by Kody Fairfield
In all the uproar over the leaked documents showing that Democratic nominee for President Hillary Clinton allegedly saying, “Why can’t we just drone this guy?” in reference to silencing Wikileaks, and its editor/founder Julian Assange, the United Nations (UN) felt the need to weigh in.
On Monday, the UN released a statement essentially saying that the targeting or “taking out” of Assange by military drone strike would be a criminal violation of international human rights. Dr. Agnes Callamard, UN Special Rapportuer on Extra-Judicial Executions in an interview with True Pundit (TP) explained the following:
A State could theoretically seek to justify the use of drones by invoking the right to anticipatory self-defence against a non-state actor and by arguing that it had no means to capture their targets or cause another state to capture the target. To do so, the State would have to demonstrate an ‘instant, overwhelming, leaving no choice of means and no moment of deliberation’ necessity. This is not only a very high threshold to meet; it is also impossible to see how this could be used or justified in the case of Mr. Julian Assange.
Callamard, when asked by TP if she knew of the story previously written by the publication mentioned that she had “no knowledge” of the assertions, but that she was aware of the generalities of using a drone strike to silence someone of Assange’s global stature. She stated, “the use of drones for targeted killing outside the context of armed conflict, is almost never likely to be legal and to meet human rights law limitations on the use of lethal force.”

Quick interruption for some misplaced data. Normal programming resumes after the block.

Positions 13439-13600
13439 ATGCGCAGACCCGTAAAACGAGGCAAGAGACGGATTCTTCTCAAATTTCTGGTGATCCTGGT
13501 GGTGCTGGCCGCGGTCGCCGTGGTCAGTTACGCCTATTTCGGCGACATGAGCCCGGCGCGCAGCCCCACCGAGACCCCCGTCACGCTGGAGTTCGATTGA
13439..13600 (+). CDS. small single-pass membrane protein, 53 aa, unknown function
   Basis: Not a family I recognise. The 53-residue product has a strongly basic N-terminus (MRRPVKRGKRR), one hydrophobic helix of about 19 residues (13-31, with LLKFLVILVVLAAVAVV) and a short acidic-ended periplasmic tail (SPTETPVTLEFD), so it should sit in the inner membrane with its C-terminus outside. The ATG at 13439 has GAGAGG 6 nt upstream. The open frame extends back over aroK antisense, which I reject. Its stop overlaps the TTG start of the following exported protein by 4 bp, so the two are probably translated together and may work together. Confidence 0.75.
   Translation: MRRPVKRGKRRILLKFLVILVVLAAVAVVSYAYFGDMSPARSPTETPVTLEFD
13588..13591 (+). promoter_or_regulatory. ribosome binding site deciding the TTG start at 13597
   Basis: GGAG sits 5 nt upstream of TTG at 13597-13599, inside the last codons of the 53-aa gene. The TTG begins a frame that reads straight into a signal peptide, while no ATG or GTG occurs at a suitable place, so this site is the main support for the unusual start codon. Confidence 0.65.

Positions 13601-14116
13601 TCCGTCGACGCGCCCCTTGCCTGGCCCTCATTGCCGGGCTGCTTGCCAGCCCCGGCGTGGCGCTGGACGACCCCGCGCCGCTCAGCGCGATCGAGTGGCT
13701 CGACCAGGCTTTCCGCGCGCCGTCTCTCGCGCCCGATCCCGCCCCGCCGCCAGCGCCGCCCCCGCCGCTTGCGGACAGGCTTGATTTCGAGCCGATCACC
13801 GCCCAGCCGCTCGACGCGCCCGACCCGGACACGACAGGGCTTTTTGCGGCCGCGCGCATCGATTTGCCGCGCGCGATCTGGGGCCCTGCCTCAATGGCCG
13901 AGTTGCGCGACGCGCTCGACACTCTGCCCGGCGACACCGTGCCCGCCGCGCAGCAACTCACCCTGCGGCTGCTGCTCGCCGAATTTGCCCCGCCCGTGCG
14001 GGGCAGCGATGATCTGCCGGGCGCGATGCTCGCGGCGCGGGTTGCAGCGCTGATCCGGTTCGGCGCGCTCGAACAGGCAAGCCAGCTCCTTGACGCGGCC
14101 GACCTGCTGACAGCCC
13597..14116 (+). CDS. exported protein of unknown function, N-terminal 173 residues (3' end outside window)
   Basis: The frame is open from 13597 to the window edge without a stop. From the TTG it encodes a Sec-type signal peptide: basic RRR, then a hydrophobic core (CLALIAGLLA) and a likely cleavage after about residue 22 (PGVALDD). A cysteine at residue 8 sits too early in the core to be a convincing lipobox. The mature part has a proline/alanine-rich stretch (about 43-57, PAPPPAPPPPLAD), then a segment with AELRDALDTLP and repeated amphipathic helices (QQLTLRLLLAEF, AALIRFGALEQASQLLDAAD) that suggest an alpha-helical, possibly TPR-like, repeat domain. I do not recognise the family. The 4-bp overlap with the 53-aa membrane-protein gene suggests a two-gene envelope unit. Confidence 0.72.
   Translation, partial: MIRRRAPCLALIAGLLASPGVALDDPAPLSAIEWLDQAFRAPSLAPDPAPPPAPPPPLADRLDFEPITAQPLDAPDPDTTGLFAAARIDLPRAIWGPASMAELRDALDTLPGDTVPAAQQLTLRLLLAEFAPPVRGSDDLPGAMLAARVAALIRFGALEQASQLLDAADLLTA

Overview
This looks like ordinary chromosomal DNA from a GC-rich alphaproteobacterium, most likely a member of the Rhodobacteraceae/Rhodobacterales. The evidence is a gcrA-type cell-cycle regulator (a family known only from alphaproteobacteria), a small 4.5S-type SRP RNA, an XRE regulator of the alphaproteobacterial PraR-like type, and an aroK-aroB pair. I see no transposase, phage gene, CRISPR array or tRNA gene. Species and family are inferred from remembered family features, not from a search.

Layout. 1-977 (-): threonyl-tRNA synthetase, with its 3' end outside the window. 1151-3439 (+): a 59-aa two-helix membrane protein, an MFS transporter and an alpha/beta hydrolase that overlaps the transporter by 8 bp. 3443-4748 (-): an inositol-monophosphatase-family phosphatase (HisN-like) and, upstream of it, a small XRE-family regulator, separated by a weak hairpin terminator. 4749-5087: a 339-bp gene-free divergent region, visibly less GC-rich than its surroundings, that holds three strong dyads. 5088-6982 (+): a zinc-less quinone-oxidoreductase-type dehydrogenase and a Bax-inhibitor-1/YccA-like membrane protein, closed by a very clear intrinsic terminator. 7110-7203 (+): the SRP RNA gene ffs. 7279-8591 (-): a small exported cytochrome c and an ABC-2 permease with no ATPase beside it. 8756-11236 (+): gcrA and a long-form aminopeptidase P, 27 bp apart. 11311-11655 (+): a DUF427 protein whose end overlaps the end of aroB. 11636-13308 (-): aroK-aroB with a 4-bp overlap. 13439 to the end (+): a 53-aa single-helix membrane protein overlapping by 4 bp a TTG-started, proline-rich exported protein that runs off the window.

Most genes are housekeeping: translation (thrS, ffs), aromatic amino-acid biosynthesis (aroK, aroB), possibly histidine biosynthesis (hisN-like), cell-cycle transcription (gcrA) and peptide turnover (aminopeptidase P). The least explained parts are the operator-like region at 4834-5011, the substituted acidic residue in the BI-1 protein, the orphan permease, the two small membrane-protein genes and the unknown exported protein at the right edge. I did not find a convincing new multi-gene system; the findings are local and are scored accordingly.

“As importantly, and as repeatedly demonstrated in the context of armed conflicts, the accuracy of drones killings leave a lot to be desired, resulting in collateral civilian deaths and injuries,” Dr. Callamard said. “This is a risk that cannot be justified under international human rights law — in contrast with international humanitarian law: drone killing of anyone other than the target, such as family members, friends, passers-by, would amount to an arbitrary deprivation of life, that is a violation of human rights law, and could result in State responsibility and individual criminal liability.”
Beyond just Callamard and the UN’s sentiments of a drone strike being a violation of international human rights, a drone strike against a sovereign nations embassy would most definitely be seen as an act of war. Not that that would seem to have ever dissuaded the war-happy Clinton from any actions in the past.
Hillary Clinton campaign spokesman Robby Mooks responds to “Can’t we just drone the guy [Assange]?” allegation https://t.co/SdktGixHTX
— WikiLeaks (@wikileaks) October 4, 2016